Business in Ghana

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And Superman Left. Critical News, 25th October 2015

Posted by Business in Ghana on October 25, 2015

Sydney Casely-Hayford, sydney@bizghana.com

We have reached a tipping point on the voter’s register. The Let My Vote Count Alliance (LMVCA) have filed action against the police for the brutal beating and maiming of their marchers in a peaceful demonstration last month.

Not knowing what to do with the fall out from the march, the police had themselves initiated an accusation of unruly behaviour and deviation from the route as determined between them and the marchers.

The fact that the law is quite clear, in my opinion that you don’t need police permission in this country to go on a peaceful march, we will track this case and see how it rolls out. One thing the police should be clear about, this is not going to end with the LMVCA withdrawing their case. It will go to the wire, and of course with Justice Ajet Nasam on the road, there is enough hope that the system will hold its seams.

The honorable Justice has “escaped” from society for a few days, maybe months, we are yet to determine, but hopefully, others will now take their roles a lot more seriously and apply more diligence to the process of justice. I wish for the day when all the adjournments and delays will end and we will have faster justice.

I can’t believe we are still hearing the Abuga Pele and Assibit case after so many months and even as I was corrected by Fred Agbanyo on radio yesterday that Abuga has not been cleared in Chiana Paga to run for Parliament for the NDC, I take it with a pinch of salt, because I read it myself and it was very clear that a possible criminal had been selected to go to Parliament on behalf of the NDC party.

And on court delays and postponements, where is the report on the recommendations of the former CHRAJ boss Lauretta Lamptey? And CHRAJ. Where is the response to my petition on GYEEDA? It has been with your office since November 2013. Or is someone waiting for the appropriate bribe before they act?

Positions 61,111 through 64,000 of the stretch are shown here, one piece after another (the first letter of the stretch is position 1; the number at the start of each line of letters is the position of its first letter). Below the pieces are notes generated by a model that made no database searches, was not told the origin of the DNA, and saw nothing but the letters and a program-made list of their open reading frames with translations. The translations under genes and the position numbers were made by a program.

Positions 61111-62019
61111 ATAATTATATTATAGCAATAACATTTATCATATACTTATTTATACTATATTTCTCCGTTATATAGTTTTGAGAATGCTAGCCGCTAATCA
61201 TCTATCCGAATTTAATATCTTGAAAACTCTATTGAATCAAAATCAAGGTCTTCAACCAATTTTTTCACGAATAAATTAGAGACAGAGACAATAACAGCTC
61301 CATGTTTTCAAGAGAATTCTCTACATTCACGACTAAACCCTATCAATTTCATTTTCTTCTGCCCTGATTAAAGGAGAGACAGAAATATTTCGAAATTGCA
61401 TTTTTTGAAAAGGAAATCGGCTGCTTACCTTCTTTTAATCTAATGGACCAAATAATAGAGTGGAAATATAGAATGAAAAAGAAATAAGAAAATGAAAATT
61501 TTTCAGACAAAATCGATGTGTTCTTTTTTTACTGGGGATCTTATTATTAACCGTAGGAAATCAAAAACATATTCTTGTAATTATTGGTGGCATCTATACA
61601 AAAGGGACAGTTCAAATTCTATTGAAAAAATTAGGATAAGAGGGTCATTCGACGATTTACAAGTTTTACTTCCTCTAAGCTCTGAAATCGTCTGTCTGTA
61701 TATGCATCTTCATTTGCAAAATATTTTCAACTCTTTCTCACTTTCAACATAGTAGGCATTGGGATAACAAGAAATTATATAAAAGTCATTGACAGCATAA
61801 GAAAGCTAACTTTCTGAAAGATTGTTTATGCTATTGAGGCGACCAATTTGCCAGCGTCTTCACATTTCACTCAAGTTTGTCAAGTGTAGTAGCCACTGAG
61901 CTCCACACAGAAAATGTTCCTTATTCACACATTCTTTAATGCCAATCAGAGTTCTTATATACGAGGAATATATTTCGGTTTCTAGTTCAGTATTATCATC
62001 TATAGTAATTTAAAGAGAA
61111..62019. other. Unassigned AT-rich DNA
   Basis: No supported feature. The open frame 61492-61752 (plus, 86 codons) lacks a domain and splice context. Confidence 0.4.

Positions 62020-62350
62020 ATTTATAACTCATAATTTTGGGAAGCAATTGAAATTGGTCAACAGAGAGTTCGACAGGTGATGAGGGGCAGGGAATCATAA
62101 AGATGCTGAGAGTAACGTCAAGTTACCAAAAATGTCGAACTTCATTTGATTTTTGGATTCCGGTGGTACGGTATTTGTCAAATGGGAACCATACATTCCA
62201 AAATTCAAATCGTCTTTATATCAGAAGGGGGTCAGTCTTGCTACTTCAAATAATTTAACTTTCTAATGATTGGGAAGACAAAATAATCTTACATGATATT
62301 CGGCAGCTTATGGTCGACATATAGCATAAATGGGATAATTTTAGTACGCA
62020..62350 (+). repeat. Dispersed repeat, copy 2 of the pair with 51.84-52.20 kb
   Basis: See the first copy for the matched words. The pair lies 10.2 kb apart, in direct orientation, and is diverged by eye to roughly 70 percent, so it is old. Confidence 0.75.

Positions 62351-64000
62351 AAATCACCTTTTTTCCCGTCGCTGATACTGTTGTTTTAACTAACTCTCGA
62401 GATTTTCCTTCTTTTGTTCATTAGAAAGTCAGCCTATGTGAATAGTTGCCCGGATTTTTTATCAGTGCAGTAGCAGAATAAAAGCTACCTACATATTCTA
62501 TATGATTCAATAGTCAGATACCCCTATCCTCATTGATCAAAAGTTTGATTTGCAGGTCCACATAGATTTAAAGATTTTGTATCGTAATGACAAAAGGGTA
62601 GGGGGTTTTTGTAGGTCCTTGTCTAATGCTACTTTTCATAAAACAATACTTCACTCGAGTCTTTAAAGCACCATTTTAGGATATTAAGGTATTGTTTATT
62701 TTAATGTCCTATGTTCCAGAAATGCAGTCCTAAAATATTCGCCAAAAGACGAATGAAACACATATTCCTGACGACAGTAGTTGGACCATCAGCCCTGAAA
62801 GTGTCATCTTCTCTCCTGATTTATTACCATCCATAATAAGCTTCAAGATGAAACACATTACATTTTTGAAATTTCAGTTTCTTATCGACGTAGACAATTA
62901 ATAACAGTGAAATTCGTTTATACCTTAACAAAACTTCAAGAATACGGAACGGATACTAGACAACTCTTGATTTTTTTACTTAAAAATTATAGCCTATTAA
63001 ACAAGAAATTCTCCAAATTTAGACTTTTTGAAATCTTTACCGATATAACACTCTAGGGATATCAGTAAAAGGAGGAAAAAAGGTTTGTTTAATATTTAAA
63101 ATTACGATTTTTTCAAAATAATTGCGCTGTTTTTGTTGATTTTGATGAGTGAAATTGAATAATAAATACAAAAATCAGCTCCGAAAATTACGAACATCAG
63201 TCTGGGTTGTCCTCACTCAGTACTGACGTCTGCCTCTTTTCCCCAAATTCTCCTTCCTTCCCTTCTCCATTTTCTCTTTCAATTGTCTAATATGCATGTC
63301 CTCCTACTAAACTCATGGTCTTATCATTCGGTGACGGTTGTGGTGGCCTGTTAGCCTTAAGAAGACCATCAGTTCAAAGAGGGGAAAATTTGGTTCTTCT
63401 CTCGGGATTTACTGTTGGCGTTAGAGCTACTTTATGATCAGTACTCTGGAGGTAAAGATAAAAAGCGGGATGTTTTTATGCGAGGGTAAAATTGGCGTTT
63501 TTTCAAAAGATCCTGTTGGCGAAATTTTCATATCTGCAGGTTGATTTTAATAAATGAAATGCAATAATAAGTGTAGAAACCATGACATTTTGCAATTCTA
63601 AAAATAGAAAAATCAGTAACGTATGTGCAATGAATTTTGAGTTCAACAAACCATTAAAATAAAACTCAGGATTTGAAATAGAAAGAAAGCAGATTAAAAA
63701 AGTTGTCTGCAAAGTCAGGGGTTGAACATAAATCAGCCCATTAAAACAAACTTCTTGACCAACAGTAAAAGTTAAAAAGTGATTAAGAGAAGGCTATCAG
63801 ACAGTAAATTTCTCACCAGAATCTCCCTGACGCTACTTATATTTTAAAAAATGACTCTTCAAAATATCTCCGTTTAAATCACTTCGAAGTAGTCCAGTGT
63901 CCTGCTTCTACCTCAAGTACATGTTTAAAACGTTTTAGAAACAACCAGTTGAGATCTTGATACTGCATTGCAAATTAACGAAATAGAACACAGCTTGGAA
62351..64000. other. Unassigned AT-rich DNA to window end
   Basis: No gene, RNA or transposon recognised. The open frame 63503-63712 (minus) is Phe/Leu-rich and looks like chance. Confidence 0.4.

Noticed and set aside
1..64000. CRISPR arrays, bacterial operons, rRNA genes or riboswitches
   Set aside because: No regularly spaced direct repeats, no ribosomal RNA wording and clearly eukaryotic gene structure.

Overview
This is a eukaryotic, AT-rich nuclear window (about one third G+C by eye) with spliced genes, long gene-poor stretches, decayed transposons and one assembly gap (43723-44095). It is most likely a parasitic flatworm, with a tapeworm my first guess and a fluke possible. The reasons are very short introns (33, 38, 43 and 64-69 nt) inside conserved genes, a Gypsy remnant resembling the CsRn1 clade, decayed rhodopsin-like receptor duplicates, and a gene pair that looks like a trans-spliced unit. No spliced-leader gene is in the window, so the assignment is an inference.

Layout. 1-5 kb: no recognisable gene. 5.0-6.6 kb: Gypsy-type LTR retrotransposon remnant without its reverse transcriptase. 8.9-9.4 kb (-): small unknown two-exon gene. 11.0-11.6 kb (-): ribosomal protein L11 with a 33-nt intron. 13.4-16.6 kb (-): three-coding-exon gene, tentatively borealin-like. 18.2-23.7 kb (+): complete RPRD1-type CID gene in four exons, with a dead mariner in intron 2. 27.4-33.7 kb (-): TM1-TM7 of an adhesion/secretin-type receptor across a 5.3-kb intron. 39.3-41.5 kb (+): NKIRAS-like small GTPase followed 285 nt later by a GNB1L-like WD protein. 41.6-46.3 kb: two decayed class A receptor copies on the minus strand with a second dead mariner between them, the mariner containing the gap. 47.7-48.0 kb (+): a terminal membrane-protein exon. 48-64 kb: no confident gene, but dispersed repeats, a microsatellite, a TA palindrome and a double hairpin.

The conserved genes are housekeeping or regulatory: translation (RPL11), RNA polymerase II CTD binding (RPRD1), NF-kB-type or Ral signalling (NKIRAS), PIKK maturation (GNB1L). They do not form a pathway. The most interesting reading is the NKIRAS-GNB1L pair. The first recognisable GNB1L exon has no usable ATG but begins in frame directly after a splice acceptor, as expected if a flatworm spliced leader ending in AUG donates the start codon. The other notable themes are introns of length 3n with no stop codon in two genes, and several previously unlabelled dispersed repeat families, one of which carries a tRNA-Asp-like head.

I picked up a most disturbing story this week, upset me a lot. We now have 116,000 households on the Livelihood Empowerment Against Poverty (LEAP). Read how proud Nana Oye Lithur is with this new statistic, supported by the donors. http://citifmonline.com/2015/10/24/leap-making-significant-strides-nana-oye/. Nothing wrong with giving money to poor people, you would say and I agree.

But these persons in Ghana classified as poor are not poor at all. In this country where we have abundant land, water galore and human bodies capable of doing hard work, why don’t we channel the effort into reforming the land law, and making land and capital available for farming?

Who is the twit who decided we should dismantle the Agricultural Development Bank and derail the development of agriculture in this country? How do we ensure food security when banks are only interested in short term investment and charging riculous “terkper-nomic” rates of between 36% and 48% per anum? How is it going to work?

Is it not nobler for a people to work for their living than give them ghc5 a week to encourage them to come back for another handout next week?

We are not a poor people. We are a people bankrupt on ideas who even when presented with the best opportunities to turn our fortunes around prefer to borrow money and complain that international commodity prices are unfavorable.

The problem with Mr. Terkper’s solution is, having hinged it all on the crude oil price staying within the $100+ range, the bottom has fallen out and he has no options left. He forgot we farm and do galamsey.

This country is running what is akin to a Ponzi scheme and eventually the bottom will floor and drop out. This week’s two-thirds subscription of the recent local bond is the next sign in the works. After backing down on the $1.5 billion Eurobond in the week, taking the highest ever interest rate in the history of this country, his recent foray into the domestic bond market should let him see the folly of trying to borrow his way out of debt.